Thread: Proof repeated decimals are rational

1. Proof repeated decimals are rational

I've just been reviewing stuff on the number sets/lines, and I was looking at why repeated decimals are rational numbers. I knew this before, but have never seen a proof. I know there is one method you can use to prove specific examples:

e.g:

r = 4.27519191919...
100r = 427.519191919...
100r-r = 423.244 = 99r
r = 423244/99000
423244 and 99000 are both integers, so r is rational.

I was wondering whats the general proof of this for any repeating decimal....since this method requires that you pick an exmple.

Another thing I don't understand is how this is solved in the first place, since when you input it in the calculator, you only input the value to a certain number of deciml places, and it only computes the answer to a finite number of decimal places too, so you always get a terminating decimal which can be expressed as a rational number p/q where p,q are integers. For example, I got the above example from a book, but when I typed it in myself, the calculator gave a longer decimal expansion (the above answer, 423.244 is rounded).

2. Originally Posted by Greengoblin
I've just been reviewing stuff on the number sets/lines, and I was looking at why repeated decimals are rational numbers. I knew this before, but have never seen a proof. I know there is one method you can use to prove specific examples:

e.g:

r = 4.27519191919...
100r = 427.519191919...
100r-r = 423.244 = 99r
r = 423244/99000
423244 and 99000 are both integers, so r is rational.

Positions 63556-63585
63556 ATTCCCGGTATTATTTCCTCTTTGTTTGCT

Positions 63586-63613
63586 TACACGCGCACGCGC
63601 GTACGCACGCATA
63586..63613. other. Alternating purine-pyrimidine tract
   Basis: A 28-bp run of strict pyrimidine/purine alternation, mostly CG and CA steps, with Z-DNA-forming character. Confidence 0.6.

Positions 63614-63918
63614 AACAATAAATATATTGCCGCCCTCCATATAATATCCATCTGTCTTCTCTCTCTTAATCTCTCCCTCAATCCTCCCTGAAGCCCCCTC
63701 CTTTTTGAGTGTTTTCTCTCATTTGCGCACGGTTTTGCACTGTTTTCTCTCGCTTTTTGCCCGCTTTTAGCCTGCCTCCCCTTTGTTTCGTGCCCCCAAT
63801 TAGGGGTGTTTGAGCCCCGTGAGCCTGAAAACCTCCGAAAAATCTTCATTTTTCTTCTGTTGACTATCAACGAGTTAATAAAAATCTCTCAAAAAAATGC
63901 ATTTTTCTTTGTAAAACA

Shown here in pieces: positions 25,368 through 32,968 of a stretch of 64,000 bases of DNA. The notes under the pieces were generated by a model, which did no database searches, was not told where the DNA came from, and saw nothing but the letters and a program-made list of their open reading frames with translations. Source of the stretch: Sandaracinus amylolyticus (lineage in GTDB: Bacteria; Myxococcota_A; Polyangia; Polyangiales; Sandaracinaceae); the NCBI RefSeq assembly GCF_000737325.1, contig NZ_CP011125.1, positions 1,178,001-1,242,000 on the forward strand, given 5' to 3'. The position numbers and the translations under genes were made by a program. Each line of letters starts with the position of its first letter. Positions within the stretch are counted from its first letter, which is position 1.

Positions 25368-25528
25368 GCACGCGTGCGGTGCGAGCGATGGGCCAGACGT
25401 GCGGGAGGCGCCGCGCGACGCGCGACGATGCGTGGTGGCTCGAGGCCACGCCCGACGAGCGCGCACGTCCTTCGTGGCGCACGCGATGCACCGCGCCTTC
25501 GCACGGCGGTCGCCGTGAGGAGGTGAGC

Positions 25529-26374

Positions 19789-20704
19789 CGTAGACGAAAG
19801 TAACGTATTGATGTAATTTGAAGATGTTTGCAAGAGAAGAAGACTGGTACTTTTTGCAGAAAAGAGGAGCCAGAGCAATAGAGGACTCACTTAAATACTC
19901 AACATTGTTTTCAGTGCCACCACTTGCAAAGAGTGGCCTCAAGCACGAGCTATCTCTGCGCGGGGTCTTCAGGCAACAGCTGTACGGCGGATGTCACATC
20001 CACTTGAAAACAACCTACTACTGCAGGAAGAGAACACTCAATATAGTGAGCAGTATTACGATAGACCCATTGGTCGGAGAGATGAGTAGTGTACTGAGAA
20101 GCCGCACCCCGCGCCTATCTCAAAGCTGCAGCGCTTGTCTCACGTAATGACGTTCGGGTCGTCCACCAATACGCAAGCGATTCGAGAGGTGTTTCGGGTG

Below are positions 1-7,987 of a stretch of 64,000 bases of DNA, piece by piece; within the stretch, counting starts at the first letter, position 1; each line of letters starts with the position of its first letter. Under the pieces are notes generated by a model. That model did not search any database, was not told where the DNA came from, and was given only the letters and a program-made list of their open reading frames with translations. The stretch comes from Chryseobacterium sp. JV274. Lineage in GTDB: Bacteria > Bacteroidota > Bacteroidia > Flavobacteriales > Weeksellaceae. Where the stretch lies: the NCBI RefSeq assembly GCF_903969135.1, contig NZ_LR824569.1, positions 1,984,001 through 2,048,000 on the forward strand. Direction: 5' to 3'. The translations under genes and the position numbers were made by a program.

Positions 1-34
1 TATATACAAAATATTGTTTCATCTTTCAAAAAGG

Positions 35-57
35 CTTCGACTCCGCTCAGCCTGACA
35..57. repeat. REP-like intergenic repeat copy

I was wondering whats the general proof of this for any repeating decimal....since this method requires that you pick an exmple.

Another thing I don't understand is how this is solved in the first place, since when you input it in the calculator, you only input the value to a certain number of deciml places, and it only computes the answer to a finite number of decimal places too, so you always get a terminating decimal which can be expressed as a rational number p/q where p,q are integers. For example, I got the above example from a book, but when I typed it in myself, the calculator gave a longer decimal expansion (the above answer, 423.244 is rounded).
This is by no means a proof, but I would say that all repeating decimals may be represented as an infinite series. Which entails an infinite amount of rational numbers being added together. Thus rational.

3. To add more on Mathstud's post, take a look at this:
http://www.mathhelpforum.com/math-he...102-post5.html

4. Originally Posted by Mathstud28
This is by no means a proof, but I would say that all repeating decimals may be represented as an infinite series. Which entails an infinite amount of rational numbers being added together. Thus rational.
A repeating decimal can be represented as a rational and the sum of a rational geometric series, which is known has a rational sum.

This:

"Which entails an infinite amount of rational numbers being added together. Thus rational"

is nonesense, since every real can be represented as a countable sum of rationals.

RonL

5. Ahhh, thanks, I didn't think about using infinite series. Thanks alot.